“Maybe you’re saying, ‘I would never fall for such an email,’ but you’d be surprised,” Hunt said. “The emails can be very customized and look like they’re coming from your friends. They look like they’re relevant to your life. Sometimes they look like they’re from your CEO or a legitimate business partner.”

According to Emsisoft, which manufactures anti-malware software, ransomware attacks in the U.S. last year affected at least 966 government agencies, educational establishments and healthcare providers at a potential cost of more than $7.5 billion.

Entercom Teams With Claritas On Podcast Ad Attribution Tool.

Direct response advertisers who’ve dominated podcasting have had a relatively easy way to know their ads were working just by looking at how many times a special discount code was used. But as podcasters and other digital audio publishers work to attract more blue-chip brand marketers, new attribution tools will be needed. And that’s led Entercom to strike a deal with Claritas to use its data to help show advertisers how their podcast and other digital audio ads translate into sales.

Entercom will incorporate Claritas’ identity graph into the information that it provides marketers. The Claritas tool encompasses a proprietary data set of over 120 million households and more than one billion devices. That allows the company to compare the buying behaviors of those households that listened to the podcast to those of similar non-listening audiences. Claritas says its analytics tool allows marketers to accurately isolate and measure the effectiveness of each channel, message or partner in their campaigns – not just podcasts. In doing so, marketers will be able to measure each specific portion of their campaigns and give an advertiser the return on investment feedback they’re seeking.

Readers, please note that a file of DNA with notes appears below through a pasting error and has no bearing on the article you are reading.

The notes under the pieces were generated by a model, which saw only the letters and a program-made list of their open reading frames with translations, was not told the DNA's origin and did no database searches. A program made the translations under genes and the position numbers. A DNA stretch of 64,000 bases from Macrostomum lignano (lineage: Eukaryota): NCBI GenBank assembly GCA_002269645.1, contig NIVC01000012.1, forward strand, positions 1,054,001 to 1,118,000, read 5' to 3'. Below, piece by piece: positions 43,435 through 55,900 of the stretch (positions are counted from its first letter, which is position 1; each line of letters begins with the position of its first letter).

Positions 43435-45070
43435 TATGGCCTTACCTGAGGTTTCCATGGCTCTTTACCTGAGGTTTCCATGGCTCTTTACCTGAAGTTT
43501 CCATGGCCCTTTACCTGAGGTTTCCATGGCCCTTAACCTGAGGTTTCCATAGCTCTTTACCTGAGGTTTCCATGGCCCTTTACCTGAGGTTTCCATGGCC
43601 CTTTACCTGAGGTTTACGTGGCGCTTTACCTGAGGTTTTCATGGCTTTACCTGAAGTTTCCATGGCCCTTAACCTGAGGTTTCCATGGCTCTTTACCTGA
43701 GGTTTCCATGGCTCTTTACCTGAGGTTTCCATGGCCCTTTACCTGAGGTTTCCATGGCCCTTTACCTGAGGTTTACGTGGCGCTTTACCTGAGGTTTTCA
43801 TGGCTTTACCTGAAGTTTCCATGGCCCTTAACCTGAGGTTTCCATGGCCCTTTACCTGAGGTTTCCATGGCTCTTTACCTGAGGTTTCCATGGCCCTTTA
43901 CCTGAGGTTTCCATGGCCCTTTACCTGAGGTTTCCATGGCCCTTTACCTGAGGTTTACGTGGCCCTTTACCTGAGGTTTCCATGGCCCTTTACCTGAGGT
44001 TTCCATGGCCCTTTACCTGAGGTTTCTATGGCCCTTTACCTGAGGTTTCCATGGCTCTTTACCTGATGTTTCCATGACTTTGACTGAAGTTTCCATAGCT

Ken Lagana, Executive VP of Digital Sales at Entercom, says the company will integrate Claritas’ measurement technology capabilities into its existing radio and digital audio attribution suite. By doing so, its clients will be able to calculate the total lift in business outcomes directly attributable to podcast and digital audio streaming. They will also be able to break out lift by the different components of a campaign, like target audiences, creative, geographic location visits and other variables. “This new tool helps us fill a critical gap in the industry and allows us the ability to offer clients the opportunity to accurately measure ROI for podcasts and other digital campaigns,” said Lagana.

When Entercom bought Cadence13 and Pineapple Street Media last year, the company said it wanted to come up with ways to devise new measurement capabilities for podcasts. That included giving the company’s Advanced Audio team a directive to expand the existing attribution capabilities they were offering to over-the-air and digital ad buyers to clients who were spending money on podcast ads. “Podcasting is a critical and exciting business segment with exponential growth opportunities,” said Lagana.